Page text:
AZ, Daiichi’s TROP2 drug hits the mark in lung cancer
AstraZeneca and partner Daiichi Sankyo have their first phase 3 data for TROP2-targeting antibody-drug conjugate (ADC) datopotamab deruxtecan (Dato-DXd) – in lung cancer – in one of the most keenly-anticipated phase 3 trial readouts in oncology this year.
Dato-DXd achieved a statistically significant improvement in progression-free survival (PFS) in patients with non-small cell lung cancer (NSCLC) treated with at least one prior therapy when compared with docetaxel, a standard form of chemotherapy for this group, in the TROPION-Lung01 study.
There was also an “early trend” towards an improvement in overall survival with the ADC, although that data isn’t yet mature, said the drugmakers in a joint statement. The data will now be shared with regulators to see if regulatory filings can follow.
The data in lung cancer follows encouraging results with Dato-DXd in breast cancer, but NSCLC is a much larger potential market and the main focus of AZ and Daiichi Sankyo’s development programme for the drug.
Crucially, the patient population was a mixed grouping of patients with and without genomic alterations, suggesting that Dato-DXd could end up with a broad label if this top-line data is backed up in further evaluations.
AZ’s head of oncology R&D, Susan Galbraith, said the data challenges “the entrenched standard of care in a previously treated and unselected patient population that has long deserved an alternative to chemotherapy.”
Targeted therapies against genetic mutations and immunotherapies like Merck & Co’s Keytruda (pembrolizumab) given alone or with chemotherapy are the main first-line treatment options for advanced, metastatic NSCLC patients, but there’s still a big unmet need for patients whose disease progresses despite these therapies.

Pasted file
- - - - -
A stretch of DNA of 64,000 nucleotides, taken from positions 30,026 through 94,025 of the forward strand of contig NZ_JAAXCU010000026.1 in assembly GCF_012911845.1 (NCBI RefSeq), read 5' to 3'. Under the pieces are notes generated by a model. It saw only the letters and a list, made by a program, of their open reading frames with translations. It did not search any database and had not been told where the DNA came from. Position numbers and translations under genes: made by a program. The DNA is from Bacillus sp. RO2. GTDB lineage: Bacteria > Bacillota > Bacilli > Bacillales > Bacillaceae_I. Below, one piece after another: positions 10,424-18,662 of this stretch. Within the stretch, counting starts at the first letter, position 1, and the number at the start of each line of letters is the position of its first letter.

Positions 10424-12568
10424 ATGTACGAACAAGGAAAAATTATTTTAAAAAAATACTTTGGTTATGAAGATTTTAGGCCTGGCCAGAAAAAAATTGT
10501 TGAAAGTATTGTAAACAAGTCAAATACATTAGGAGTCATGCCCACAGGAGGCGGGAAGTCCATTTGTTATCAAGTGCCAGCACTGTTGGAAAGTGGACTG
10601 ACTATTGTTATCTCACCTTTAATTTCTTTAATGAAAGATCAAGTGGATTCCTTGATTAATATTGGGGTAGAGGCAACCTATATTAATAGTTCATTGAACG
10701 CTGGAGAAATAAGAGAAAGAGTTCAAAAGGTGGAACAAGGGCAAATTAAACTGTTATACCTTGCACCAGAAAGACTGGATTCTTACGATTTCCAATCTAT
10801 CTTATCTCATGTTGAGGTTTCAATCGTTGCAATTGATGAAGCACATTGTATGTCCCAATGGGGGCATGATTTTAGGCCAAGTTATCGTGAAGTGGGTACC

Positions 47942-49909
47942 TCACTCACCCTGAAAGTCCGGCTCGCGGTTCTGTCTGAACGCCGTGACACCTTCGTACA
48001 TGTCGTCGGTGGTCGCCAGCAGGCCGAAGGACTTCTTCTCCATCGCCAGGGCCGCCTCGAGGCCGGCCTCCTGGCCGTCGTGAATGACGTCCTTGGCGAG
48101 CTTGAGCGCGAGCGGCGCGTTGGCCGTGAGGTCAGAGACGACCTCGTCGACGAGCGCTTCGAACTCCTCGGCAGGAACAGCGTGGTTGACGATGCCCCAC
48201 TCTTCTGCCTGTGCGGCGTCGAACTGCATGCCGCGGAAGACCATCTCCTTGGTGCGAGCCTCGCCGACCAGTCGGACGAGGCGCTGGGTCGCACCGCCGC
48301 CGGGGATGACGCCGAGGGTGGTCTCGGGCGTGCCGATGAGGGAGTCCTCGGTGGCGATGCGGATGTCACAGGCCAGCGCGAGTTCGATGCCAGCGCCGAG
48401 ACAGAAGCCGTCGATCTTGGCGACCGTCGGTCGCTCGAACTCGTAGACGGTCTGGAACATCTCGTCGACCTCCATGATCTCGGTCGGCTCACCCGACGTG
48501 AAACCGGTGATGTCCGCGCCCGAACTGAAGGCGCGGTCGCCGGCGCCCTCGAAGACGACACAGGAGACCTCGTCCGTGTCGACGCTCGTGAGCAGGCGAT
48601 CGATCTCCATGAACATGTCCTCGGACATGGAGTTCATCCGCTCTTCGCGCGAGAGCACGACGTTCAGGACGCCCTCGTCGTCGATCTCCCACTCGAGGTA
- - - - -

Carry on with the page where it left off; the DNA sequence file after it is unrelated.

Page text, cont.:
The results provide further evidence of the value of targeting NSCLC with a TROP2-directed drug, after Gilead Sciences’ Trodelvy (sacituzumab govitecan) showed preliminary evidence of efficacy in a phase 1 basket study looking at multiple tumour types.
Already approved for triple-negative breast cancer (TNBC) and bladder cancer, Trodelvy is being compared to docetaxel in the phase 3 EVOKE-01 trial in relapsed NSCLC, due to read out next year.
Meanwhile, AZ and Daiichi Sankyo have started to test Dato-DXd in late-stage studies involving previously-untreated NSCLC patients, after reporting promising results in the first-line TROPION-Lung02 study last year.
The phase 3 TROPION-Lung07 and AVANZAR trials started in the last few months, both seeking to expand the use of the ADC into the first-line NSCLC setting.
AZ licensed rights to Dato-DXd in July 2020 for $1 billion upfront – paid over two years – plus up to $5 billion in regulatory and sales milestones. It was the second major licensing deal between the two companies, coming after the even-bigger $6.9 billion deal for HER2-directed ADC Enhertu (trastuzumab deruxtecan) in the previous year.
Sales of Enhertu are already ramping up nicely, but could be eclipsed by the potential of Dato-DXd if it gets approved in first- and second-line NSCLC. Analysts at Jefferies previously suggested that the market for previously-untreated patients alone could be worth up to $14 billion at its peak.